Many observers expected late-2010 to be the moment of truth for what the European Union calls its "Southern Corridor": a gas-transit route to Southern and Southeastern Europe regarded as a political priority by the EU and some Central and Eastern European countries, eager to reduce their dependence on Russian gas in their energy-supply mix. Since at least 2007, there has been fierce competition between two rival pipeline projects seeking to transport gas supplies from the Caspian basin and grab market shares in these profitable downstream outlets: Nabucco, backed by the EU and the United States; and South Stream, a joint venture between Gazprom and Italy's ENI, with France's EDF expected to become a partner by the end of the year.
With the moment of truth now upon us, however, the picture for both projects looks quite different than what was anticipated. Nabucco, in spite of significant political support and international financial backing, still fails to fulfill the most-important condition for the feasibility of a pipeline -- namely, access to sufficient reserves of gas to transport. For its part, South Stream is not faring much better. Heavily pushed by sectors of the Russian political establishment, it appears increasingly questionable from an economic standpoint. South Stream's planned seabed pipeline under the Black Sea would be very costly, and its capacity of 63 billion cubic meters (bcm) -- necessary to benefit from economies of scale and offset its huge fixed construction cost -- seems too large given the steep fall in Europe's gas-demand outlook. Repeated attempts to bring a German company into the consortium -- the names of RWE and Wintershall have been floated in recent months -- signal the poor shape of the venture. To make matters worse, disagreements that have emerged on several occasions between founding partners Gazprom and ENI have done nothing to help the project's smooth development.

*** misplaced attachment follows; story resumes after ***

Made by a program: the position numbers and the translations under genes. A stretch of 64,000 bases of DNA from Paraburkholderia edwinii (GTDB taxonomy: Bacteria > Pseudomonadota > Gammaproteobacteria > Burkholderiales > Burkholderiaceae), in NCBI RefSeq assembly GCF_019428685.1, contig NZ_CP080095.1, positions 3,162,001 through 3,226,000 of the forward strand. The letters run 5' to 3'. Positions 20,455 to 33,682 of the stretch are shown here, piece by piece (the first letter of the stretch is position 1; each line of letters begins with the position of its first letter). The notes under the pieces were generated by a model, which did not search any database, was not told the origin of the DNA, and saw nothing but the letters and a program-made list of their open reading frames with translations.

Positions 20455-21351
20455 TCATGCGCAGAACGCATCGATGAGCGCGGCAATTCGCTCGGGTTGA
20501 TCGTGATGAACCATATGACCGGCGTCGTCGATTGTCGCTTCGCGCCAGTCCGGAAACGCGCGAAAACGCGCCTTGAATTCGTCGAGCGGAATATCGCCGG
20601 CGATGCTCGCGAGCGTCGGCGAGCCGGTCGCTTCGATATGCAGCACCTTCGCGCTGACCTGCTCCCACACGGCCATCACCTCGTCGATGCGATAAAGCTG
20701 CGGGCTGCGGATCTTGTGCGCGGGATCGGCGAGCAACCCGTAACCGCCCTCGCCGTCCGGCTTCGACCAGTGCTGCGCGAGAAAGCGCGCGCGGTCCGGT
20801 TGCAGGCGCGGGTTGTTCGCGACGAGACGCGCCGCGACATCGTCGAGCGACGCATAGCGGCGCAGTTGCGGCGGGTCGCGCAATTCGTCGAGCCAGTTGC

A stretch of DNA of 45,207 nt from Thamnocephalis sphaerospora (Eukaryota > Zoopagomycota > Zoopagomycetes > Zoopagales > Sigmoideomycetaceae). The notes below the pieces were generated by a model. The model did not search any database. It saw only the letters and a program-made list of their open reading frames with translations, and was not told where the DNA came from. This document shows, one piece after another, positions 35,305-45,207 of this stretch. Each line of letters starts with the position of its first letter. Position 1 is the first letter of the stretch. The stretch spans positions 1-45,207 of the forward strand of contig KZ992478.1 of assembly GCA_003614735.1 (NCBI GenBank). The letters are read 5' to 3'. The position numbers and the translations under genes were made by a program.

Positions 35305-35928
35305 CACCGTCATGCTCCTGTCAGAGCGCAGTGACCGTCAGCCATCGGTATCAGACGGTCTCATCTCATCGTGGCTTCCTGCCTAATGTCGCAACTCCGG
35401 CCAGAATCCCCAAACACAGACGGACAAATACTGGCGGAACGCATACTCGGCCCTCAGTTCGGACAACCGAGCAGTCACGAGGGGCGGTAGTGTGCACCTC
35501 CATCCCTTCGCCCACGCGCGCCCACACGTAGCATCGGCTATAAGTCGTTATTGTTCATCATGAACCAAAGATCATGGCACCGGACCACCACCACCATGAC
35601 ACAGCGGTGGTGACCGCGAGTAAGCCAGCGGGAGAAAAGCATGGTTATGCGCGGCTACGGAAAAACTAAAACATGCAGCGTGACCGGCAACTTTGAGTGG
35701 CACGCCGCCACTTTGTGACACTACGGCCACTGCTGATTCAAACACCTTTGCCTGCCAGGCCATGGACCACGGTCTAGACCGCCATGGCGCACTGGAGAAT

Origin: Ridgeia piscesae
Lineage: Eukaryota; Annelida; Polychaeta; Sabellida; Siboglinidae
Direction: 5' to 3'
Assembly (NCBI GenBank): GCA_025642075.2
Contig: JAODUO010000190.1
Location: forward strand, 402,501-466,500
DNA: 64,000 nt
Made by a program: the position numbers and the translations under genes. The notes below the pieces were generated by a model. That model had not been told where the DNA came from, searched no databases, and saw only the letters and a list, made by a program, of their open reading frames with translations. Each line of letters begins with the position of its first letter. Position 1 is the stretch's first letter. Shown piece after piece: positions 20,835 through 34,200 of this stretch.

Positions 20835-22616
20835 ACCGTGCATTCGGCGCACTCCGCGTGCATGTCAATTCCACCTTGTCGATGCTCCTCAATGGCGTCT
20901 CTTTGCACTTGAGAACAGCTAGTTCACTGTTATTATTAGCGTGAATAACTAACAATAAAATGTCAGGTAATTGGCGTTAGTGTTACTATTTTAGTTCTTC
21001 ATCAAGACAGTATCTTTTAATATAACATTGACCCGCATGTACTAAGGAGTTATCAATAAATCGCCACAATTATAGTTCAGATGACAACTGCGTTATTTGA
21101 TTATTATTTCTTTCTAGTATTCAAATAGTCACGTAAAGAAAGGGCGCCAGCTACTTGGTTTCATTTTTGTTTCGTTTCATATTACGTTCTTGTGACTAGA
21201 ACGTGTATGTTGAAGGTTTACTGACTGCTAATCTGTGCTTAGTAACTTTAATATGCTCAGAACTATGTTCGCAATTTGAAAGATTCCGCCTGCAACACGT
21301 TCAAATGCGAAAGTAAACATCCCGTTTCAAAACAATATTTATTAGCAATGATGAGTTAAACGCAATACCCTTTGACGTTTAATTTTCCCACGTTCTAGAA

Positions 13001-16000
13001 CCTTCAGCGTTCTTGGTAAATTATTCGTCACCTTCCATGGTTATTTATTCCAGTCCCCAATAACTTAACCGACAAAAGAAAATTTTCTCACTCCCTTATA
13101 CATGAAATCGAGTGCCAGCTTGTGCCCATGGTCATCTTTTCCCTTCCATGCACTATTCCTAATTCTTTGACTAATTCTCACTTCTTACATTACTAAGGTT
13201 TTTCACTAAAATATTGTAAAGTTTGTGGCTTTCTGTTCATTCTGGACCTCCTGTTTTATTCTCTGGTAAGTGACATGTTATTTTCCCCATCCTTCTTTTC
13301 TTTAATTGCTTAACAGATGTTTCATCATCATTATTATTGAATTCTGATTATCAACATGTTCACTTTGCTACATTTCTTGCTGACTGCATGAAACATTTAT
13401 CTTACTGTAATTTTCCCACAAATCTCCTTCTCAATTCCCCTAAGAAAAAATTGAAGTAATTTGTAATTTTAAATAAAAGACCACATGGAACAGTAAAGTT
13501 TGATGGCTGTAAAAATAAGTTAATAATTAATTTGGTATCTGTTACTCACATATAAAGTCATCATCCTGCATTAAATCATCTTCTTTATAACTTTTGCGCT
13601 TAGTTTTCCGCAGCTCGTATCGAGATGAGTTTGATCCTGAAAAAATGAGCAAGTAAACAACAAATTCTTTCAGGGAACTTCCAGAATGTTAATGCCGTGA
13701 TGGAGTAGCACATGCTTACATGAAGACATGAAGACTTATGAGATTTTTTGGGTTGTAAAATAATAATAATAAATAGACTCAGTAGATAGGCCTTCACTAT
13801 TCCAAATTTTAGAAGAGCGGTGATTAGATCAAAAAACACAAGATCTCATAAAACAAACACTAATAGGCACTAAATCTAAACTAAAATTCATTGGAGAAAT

While the competition between the two pipelines is often referred to as a geopolitical contest, this characterization misses an important point: The obstacles these projects face are not strictly political in nature. Both Nabucco and South Stream have received governmental approval from all parties involved.